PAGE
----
Pakistan’s early history reveals an effective pattern of representation of citizens of others faiths in the Constituent Assemblies and ministries as 15 of the 69 members of Pakistan‘s first Constituent Assembly (1947-54) were citizens of other faith. This trend of representation of minorities did not carry forward in subsequent years. The creation of Bangladesh greatly reduced the proportions of citizens of other faith as less than 5% of West Pakistan‘s population was non-Muslim. Eventually, the separate electorate was introduced during the regime of General Zia ul Haq, effectively limiting the representation of non-Muslims in the National Assembly to their reserved seats. The separate electorate system was finally abolished in favour of joint electorate system during General Pervez Musharraf ‘s rule in 2002. The issue of reserved seats for minorities has been a bone of contention during the recent years as the National Assembly has failed to pass several iterations of this bill despite an increase in the general seats in 2002.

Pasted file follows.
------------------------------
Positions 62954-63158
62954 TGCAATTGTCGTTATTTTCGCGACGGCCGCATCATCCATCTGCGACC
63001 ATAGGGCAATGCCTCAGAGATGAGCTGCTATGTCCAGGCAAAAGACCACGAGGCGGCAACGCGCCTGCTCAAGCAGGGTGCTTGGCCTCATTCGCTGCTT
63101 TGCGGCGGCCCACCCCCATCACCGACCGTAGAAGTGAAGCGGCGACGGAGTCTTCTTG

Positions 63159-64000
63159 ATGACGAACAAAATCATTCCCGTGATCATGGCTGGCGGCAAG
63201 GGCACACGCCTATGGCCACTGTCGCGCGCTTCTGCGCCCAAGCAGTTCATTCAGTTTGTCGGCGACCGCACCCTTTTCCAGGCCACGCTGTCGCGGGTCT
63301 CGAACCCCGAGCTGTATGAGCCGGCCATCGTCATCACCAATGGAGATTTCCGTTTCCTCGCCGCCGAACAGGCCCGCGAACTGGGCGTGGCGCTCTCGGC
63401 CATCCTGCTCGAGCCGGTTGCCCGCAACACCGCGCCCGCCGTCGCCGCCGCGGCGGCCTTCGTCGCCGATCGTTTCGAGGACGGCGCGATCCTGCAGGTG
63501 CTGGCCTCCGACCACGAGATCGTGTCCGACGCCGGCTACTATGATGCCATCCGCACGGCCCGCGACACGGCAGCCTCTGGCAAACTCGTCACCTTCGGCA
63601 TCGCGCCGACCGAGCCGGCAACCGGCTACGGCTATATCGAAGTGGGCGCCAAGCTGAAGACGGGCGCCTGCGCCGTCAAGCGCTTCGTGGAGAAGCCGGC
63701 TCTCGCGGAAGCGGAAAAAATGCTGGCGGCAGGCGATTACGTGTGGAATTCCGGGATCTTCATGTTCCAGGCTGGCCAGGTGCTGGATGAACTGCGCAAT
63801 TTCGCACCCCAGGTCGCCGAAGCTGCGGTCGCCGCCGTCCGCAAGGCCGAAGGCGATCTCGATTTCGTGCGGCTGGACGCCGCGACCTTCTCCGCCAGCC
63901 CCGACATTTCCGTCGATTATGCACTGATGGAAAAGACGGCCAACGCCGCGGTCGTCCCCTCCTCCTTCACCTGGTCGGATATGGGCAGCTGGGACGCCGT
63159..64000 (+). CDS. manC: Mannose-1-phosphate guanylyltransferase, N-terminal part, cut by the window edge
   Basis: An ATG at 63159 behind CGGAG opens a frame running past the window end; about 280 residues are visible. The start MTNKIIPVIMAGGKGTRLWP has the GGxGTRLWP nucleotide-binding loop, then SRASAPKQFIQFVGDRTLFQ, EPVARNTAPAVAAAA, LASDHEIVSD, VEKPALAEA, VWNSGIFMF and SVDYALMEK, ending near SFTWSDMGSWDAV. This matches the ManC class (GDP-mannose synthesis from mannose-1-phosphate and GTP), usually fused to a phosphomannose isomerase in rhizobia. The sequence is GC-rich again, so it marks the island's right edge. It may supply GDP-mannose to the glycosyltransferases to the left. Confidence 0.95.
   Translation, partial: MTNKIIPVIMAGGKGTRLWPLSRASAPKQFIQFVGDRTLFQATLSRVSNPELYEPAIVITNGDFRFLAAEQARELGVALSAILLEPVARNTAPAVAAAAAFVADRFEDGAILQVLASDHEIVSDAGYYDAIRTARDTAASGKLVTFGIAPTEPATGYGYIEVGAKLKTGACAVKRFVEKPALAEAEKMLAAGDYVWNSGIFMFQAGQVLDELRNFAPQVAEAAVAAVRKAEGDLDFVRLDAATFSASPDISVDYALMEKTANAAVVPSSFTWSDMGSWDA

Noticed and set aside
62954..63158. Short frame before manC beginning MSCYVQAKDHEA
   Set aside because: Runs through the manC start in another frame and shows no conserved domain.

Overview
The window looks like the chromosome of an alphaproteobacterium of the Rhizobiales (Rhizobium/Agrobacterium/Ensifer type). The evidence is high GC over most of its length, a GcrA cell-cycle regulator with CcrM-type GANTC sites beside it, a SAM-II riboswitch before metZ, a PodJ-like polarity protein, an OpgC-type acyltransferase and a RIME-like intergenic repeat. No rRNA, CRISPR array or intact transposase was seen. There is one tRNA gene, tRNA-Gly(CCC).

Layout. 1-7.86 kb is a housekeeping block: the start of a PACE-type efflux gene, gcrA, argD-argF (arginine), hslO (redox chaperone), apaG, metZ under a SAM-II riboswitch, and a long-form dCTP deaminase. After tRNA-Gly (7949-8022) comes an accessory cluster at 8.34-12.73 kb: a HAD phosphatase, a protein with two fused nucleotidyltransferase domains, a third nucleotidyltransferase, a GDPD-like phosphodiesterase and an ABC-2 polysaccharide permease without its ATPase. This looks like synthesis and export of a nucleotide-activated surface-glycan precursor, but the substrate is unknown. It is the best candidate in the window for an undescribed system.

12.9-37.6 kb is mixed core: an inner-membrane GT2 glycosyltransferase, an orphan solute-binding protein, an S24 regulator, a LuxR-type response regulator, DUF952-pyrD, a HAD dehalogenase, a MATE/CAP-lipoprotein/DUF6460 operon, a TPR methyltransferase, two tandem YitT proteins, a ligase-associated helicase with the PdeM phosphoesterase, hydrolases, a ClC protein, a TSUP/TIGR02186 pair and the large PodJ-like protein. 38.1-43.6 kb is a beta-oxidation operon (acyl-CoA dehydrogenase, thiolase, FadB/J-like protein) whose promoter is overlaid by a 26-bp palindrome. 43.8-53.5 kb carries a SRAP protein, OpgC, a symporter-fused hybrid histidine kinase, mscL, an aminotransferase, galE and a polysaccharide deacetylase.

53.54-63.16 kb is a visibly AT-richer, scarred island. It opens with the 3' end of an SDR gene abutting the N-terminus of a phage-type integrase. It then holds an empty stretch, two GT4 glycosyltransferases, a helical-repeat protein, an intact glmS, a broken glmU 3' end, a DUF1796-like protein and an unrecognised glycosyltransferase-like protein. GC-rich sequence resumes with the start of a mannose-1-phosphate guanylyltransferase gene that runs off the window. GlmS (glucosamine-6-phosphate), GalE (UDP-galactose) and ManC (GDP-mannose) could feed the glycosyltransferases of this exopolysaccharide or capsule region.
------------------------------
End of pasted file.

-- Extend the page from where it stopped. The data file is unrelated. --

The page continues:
The Constitution of Pakistan clearly stipulates that adequate provisions shall be made for the minorities to profess and practice freely their religions. Therein shall be guaranteed fundamental rights, including equality of status, of opportunity and before law, social, economic and political justice, and freedom of thought, expression, belief, faith, worship and association, subject to law and public morality. It further states that adequate provisions shall be made to safeguard the legitimate interests of minorities and backward and depressed classes. In addition, Articles No. 20, 21, 22, 25, 26, 27, 28 and 36 of the Constitution of Pakistan guarantee equal citizenship and protection of rights of minorities. According to 1998 census, the overwhelming majority of Pakistan i.e. 96.28% is Muslim while remaining 3.73% subscribe to other faiths. A close review of party manifestos reveals that all the major political parties of Pakistan have promised complete religious freedom and protection to citizens for practicing their respective religions.